Michael Douglas ‘Still Digesting’ Mother Diana Douglas Webster’s Death

14 Jul 2015 | Author: | No comments yet »

Michael Douglas Remembers His Late Mother’s ‘Wicked Sense of Humor’.

NEW YORK (AP) — Michael Douglas took a moment reflect on the memory of his mother, Diana, who died earlier this month at 92 after a bout with cancer. “My mother had an incredible sense of dignity and was a class act,” Douglas told The Associated Press Monday night at a special screening for his latest film, “Ant-Man.”

While filming Ant-Man, in theaters Friday, the actor tried—and failed—to recreate one of the actress’ most iconic movie scenes while filming a scene of his own with their mutual co-star, Michael Douglas.Dylan, his 14-year-old son with Catherine Zeta-Jones, hadn’t been able to see most of his dad’s R-rated movies — well-known fare such as Traffic, Wall Street and Wonder Boys. But now that the Oscar winner is one of Marvel Studios’ latest do-gooders in Ant-Man (in theaters Friday), he “thinks I’m the cat’s meow,” says Douglas, 70, with a laugh. “I’ve finally gained his respect after all these years.” Directed by Peyton Reed, the film stars a pair of actors who some might be surprised to see hanging in the same universe as Iron Man, Captain America and Thor.

Just because they lack a magic hammer or armored flying suit doesn’t mean they don’t have some super-swagger, though: Inventor Hank Pym (Douglas) hands down his high-tech hero suit to ex-con Scott Lang (Paul Rudd) so he can become Ant-Man, who has the ability to shrink down to crazy-small sizes and communicate with ants to save the day. Douglas’ career has been comprised mostly of conventional acting, so playing to a little red dot on his shoulder that would eventually be a mini-Rudd is a different experience. She appeared in more than 20 films including “Planes, Trains and Automobiles” and “It Runs in the Family.” She also had a role on NBC’ “The West Wing.” She was married to Kirk Douglas from 1941-53. It’s intimidating, and he’s so nice,” Rudd explained. “I didn’t want him to think that I couldn’t be myself, and I thought, ‘I’m really going to try to be buddy-buddy with the guy.'” “It was his last day and we were doing a close-up, and I thought, ‘You know what I’m going to do?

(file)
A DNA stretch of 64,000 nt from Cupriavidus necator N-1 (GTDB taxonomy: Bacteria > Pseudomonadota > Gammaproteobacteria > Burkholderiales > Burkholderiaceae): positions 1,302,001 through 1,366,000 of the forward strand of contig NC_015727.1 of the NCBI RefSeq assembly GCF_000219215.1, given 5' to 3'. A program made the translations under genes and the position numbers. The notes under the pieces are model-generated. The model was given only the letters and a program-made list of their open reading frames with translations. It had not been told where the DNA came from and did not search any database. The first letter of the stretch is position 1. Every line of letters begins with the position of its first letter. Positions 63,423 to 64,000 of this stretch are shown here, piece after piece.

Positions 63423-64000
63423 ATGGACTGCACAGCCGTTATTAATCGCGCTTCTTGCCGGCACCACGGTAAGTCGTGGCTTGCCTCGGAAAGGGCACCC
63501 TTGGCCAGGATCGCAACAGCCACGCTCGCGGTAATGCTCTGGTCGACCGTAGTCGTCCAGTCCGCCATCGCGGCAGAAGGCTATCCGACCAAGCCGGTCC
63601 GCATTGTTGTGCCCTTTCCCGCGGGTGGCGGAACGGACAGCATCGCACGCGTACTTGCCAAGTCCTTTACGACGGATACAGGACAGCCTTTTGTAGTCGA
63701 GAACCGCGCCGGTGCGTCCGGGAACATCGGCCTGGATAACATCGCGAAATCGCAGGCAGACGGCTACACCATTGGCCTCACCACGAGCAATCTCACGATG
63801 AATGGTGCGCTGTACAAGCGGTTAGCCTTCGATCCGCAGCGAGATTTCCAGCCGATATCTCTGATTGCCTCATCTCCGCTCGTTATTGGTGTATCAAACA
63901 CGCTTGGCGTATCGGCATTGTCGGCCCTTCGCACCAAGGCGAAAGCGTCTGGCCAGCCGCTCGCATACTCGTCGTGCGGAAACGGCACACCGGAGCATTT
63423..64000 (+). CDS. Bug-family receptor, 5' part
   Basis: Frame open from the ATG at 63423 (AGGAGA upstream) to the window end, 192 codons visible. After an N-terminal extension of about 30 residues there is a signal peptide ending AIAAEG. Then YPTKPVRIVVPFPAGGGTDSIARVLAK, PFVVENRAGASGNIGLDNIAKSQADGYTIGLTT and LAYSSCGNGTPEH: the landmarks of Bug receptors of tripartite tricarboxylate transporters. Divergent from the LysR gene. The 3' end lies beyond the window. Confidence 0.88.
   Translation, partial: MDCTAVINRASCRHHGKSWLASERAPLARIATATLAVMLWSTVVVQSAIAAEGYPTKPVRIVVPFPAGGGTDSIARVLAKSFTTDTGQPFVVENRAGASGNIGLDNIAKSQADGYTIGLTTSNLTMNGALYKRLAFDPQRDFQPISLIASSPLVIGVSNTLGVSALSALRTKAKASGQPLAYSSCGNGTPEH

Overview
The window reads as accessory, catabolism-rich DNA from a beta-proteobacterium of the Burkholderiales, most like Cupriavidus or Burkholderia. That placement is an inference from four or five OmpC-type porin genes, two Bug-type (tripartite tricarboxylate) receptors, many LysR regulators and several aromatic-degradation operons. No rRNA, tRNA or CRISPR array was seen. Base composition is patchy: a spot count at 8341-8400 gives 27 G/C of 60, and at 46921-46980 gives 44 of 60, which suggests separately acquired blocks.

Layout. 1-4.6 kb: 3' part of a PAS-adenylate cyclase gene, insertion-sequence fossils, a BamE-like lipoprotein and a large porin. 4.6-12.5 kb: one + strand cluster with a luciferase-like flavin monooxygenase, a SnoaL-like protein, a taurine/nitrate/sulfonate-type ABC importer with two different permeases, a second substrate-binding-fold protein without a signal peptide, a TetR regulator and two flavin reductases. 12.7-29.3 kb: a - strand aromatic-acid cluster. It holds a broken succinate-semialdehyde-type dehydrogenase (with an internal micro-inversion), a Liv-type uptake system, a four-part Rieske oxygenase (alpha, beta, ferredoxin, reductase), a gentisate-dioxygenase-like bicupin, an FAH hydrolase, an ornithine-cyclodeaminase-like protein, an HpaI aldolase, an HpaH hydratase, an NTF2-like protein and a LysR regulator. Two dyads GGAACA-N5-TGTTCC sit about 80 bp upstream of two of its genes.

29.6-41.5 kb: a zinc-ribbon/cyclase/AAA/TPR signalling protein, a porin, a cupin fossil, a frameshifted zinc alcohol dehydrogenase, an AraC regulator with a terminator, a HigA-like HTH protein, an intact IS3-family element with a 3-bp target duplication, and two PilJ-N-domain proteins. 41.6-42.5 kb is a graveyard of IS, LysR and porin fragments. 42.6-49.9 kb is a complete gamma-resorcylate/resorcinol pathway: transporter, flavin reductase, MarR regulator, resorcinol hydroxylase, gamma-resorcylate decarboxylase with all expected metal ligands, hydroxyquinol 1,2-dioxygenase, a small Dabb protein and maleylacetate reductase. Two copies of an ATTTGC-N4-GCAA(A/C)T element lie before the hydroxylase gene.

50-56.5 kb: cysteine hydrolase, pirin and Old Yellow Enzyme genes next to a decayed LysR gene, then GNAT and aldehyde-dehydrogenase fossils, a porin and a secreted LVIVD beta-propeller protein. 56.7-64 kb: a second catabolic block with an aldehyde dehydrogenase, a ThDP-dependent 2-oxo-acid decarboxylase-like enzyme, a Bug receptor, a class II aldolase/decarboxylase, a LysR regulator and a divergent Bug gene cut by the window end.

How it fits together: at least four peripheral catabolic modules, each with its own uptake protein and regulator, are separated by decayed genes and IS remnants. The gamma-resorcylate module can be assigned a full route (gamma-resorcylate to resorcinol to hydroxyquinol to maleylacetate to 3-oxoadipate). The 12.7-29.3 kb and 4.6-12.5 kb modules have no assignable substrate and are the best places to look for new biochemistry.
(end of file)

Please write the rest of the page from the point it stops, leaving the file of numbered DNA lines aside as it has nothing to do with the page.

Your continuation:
He’s never been in a feature before that required shoulder rolls and parkour, “but it’s cool,” says Rudd, 46. “How many people have to learn a back handspring for their job?” He adds that it was easy to feel pretty heroic in the Ant-Man ensemble, from gloves with the shrinker button to the red-lensed helmet. “That first time I put the thing on, I was like, ‘Oh, so this is what it’s essentially going to be.’ I turned into a 10-year-old.” Even with the explosions, supervillainy and various bits of derring-do that Ant-Man has in common with, say, the Avengers films, Rudd and Douglas give a double dose of emotional depth. He has some anger issues and some deep regrets in his past, so there’s a lot there for Michael to play.” Rudd is much more of a fan of the Kansas City Royals than Guardians of the Galaxy comics.

He reached a point five years ago where he never thought he’d work again after being diagnosed with Stage IV tongue cancer, but with Ant-Man and his Emmy-winning turn as Liberace in HBO’s Behind the Candelabra, Douglas’ career is getting “these broad chances that I had not done before.”

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